It's been a long and almost 3 year wait for the coming of Stephen Chow's new movie CJ7, on the heels of his international success with Shaolin Soccer and Kung Fu Hustle, both of which were adapted/parodied/copied in the other two competitive movies this holiday season in Kung Fu Dunk and Ah Long Pte Ltd. If imitation is the best form of flattery, that goes to show who's the boss and who calls the shots in the innovation and creativity departments, that there's only one force to be reckoned with in drafting comedy that appeals to the world.
You might think that I'm singing praises of Chow and his works, but yes, that's the skyrocket high expectations that he had built for himself over the years with his rapid fire mo-lei-tau (nonsensical) comedic movies entertaining the masses pre and post 1997 Hong Kong, and now he can afford to take his time in releasing his movies once they pass through his perfectionist quality control. Sitting through CJ7, I had initially thought that it was amongst his weaker works, but then came the final act, which while it was emotionally manipulative, I cannot deny that I both laughed and cried at the same time, which is extremely rare, and only pulled off by Chow's knack of structuring his scenes.
Chow has shown his pedigree in becoming a good storyteller. If he is not already being considered one, then CJ7 is a sign of better things to come, as slowly, it can be seen that he's giving up his presence on screen, and turning his attention to behind the camera instead. Even with movies like Shaolin Soccer and Kung Fu Hustle, while he was the lead actor, he still made room for his supporting casts to shine through.
This time though, he had totally taken the backseat and gave the spotlight to the child actress Xu Jiao who plays Dicky, the son (yes you read that right) of Chow's construction worker character Ti. Being poor, Ti works extremely hard to send his son to a premier school to receive a good education, in the hopes that he will be able to break out of the poverty circle in time to come. But in being in an elite school, Dicky becomes automatic fodder for rich school bullies, who look down on him because of his social status. Much of the movie dwells on this schoolyard politicking, and with Ti trying hard to impart good principles to his son that it becomes somewhat repetitive.
In trying to pacify his son who yearns for the latest toy in town, a high-tech robotic dog called CJ1, Ti goes back to his favourite haunt, the junkyard, and picks up a green ball outfitted with an antenna, as a replacement toy. Without his knowing of course, this ball turns out to be an alien lifeform, and Dicky soon uncovers that it has magical abilities. Christened CJ7, much of the laughs come from CJ7 and Dicky, in the form of spoofs ranging from Mission: Impossible 2 to Asian fare like Crouching Tiger, Hidden Dragon, and also takes a spin from Chow's previous 2 movies.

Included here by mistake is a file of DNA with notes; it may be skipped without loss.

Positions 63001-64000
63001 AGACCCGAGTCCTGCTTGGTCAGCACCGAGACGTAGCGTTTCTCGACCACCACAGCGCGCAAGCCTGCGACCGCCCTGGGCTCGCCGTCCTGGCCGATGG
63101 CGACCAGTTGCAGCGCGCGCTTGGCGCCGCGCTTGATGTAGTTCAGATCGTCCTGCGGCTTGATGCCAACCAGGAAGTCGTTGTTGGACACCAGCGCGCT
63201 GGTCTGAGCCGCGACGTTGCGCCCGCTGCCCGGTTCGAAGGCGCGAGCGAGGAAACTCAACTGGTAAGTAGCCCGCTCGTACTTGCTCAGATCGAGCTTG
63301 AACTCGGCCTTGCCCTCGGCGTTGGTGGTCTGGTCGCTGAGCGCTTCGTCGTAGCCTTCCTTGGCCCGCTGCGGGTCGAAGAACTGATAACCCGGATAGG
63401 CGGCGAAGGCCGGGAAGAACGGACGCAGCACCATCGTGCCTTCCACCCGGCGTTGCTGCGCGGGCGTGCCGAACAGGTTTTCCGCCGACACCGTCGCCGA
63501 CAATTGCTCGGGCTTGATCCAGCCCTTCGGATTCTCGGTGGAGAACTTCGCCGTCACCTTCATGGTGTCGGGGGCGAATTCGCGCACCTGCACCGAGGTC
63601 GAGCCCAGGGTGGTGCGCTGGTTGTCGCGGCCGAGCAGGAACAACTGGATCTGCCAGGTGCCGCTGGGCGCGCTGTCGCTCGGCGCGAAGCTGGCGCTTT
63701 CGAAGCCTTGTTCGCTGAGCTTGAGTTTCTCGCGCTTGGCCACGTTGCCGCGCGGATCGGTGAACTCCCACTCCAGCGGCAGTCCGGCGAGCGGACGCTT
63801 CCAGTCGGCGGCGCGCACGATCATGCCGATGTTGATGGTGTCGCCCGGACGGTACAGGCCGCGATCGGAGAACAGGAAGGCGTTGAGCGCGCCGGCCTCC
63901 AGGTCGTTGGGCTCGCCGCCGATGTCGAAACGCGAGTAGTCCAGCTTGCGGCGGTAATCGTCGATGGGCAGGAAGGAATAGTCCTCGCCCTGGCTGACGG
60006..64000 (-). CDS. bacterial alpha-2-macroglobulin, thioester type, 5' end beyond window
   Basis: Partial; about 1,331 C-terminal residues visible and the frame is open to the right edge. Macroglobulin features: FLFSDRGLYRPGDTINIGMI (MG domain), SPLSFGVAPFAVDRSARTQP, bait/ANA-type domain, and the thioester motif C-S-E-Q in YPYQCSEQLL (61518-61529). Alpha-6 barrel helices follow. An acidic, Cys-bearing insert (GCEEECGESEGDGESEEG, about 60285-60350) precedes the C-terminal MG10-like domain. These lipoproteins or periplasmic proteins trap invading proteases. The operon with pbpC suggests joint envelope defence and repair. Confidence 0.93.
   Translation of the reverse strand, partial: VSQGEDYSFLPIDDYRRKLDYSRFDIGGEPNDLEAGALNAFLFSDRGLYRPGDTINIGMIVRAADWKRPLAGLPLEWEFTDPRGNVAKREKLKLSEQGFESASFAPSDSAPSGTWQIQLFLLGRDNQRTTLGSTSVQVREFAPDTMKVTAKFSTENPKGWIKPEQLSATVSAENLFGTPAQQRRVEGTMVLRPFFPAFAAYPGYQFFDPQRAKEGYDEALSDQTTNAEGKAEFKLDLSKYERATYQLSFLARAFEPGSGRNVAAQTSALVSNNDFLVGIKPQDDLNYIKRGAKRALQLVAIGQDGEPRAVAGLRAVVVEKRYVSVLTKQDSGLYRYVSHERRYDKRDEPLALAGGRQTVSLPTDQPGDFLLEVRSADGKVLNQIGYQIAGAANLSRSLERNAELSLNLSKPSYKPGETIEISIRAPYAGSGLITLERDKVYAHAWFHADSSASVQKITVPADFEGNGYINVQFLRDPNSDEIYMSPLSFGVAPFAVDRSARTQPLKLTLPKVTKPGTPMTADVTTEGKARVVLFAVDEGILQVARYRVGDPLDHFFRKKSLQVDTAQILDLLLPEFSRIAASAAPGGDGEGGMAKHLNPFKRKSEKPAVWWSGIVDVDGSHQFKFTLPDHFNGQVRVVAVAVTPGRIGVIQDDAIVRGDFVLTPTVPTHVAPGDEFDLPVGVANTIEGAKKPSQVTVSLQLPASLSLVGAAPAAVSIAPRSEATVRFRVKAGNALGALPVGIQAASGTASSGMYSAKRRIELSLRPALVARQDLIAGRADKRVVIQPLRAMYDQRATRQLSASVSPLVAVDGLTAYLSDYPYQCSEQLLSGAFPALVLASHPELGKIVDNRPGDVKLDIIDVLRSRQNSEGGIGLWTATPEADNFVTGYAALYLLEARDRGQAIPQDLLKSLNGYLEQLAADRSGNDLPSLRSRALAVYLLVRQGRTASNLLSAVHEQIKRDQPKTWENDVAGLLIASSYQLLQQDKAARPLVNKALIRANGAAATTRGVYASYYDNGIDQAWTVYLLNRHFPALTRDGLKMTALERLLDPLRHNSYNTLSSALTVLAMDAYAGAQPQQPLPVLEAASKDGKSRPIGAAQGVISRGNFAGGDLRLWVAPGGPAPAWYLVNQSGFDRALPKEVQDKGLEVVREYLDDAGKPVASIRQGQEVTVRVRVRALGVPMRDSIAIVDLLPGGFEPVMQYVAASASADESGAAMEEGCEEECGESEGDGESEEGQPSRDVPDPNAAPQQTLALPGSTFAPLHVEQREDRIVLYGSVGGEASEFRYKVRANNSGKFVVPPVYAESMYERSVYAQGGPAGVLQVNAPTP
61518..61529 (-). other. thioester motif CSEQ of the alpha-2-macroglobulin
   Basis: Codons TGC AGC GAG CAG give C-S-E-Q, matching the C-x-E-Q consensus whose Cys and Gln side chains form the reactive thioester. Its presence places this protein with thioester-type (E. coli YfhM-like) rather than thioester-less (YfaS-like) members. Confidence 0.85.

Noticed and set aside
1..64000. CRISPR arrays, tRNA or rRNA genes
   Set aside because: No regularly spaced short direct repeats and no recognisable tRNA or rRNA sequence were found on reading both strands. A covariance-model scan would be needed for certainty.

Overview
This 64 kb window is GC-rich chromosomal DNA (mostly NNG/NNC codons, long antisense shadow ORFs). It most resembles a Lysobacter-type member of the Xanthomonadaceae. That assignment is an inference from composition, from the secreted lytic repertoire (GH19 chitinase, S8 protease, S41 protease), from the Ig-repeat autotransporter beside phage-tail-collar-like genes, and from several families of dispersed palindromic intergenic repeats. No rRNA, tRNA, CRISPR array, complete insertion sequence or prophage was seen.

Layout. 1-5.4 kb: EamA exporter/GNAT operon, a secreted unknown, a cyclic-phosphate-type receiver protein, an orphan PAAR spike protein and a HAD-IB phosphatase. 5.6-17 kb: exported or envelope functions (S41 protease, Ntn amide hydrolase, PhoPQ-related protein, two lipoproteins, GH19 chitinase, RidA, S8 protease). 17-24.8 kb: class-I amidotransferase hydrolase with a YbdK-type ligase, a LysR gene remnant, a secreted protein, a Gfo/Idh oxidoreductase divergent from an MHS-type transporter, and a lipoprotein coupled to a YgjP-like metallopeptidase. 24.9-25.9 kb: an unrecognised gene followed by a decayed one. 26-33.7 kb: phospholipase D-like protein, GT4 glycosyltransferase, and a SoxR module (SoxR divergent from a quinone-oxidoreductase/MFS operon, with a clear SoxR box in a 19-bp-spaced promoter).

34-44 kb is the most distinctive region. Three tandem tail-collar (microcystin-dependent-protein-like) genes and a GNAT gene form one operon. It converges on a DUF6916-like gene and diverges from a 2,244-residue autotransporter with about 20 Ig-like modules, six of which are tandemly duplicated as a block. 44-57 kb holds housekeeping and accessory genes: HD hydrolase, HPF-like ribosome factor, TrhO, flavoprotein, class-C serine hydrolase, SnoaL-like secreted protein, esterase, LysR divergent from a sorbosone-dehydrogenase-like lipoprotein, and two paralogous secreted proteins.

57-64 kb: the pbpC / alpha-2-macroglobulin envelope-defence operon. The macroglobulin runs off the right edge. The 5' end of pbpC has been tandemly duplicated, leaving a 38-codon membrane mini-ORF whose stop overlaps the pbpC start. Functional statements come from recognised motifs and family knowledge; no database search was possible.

But don't expect the jokes to be of the mo-lei-tau type, as there aren't that many jokes to begin with. Gone are the days of laugh-a-minute type comedy from Stephen Chow. While toilet humour is still quite staple, Chow seemed to have embraced special effects even more this time, starting with a totally animated CJ7, which has "cute" plastered all over it, making it a delight amongst the young and the female audience. I tell you, if it's not already available, someone should make the plush toy right now and milk it for all it's worth. Most of the jokes and fun sequences were spruced up by special effects, but there were a moment or two which I felt was quite unnecessary.
In most ways, CJ7 isn't really your typical outright comedy. By the end of it, I thought its dramatic moments were tugging at the heartstrings, as I mentioned earlier, and indeed this somehow represents a shift by Chow to a somewhat different territory, building up his movie with comedy being peripheral or secondary to the main plot. There are moments of fun balanced by moments which are touching, episodes of the ridiculous balanced by episodes which made you reflect. And any more which features great songs, get my vote of approval too, with Boney M's Sonny getting plenty of airplay, and I Love Chopin coming on at just the very appropriate moment.
However, what is still suspect though, is Chow's ability to weave more flesh into what are essentially flower vase roles in the female characters who play opposite him as love interests. With Shaolin Soccer, Vicky Zhao was unfortunately quite pedestrian, and with Kung Fu Hustle, the scope given to Huang Shengyi was worse. Kitty Zhang continues the trend as good looking teacher Mrs Yuen, who takes pity on Dicky, but nothing more.
Having seen all the Lunar New Year movie premieres for this week, I can safely say CJ7 came out tops, because it had a lot more moments in the movie that makes it family friendly entertainment, and yet imparting and giving out reminders of good values that will almost certainly rub off on the young, and the young at heart. Not at his best, but Chow delivers yet another crowd pleaser, for sure. Recommended!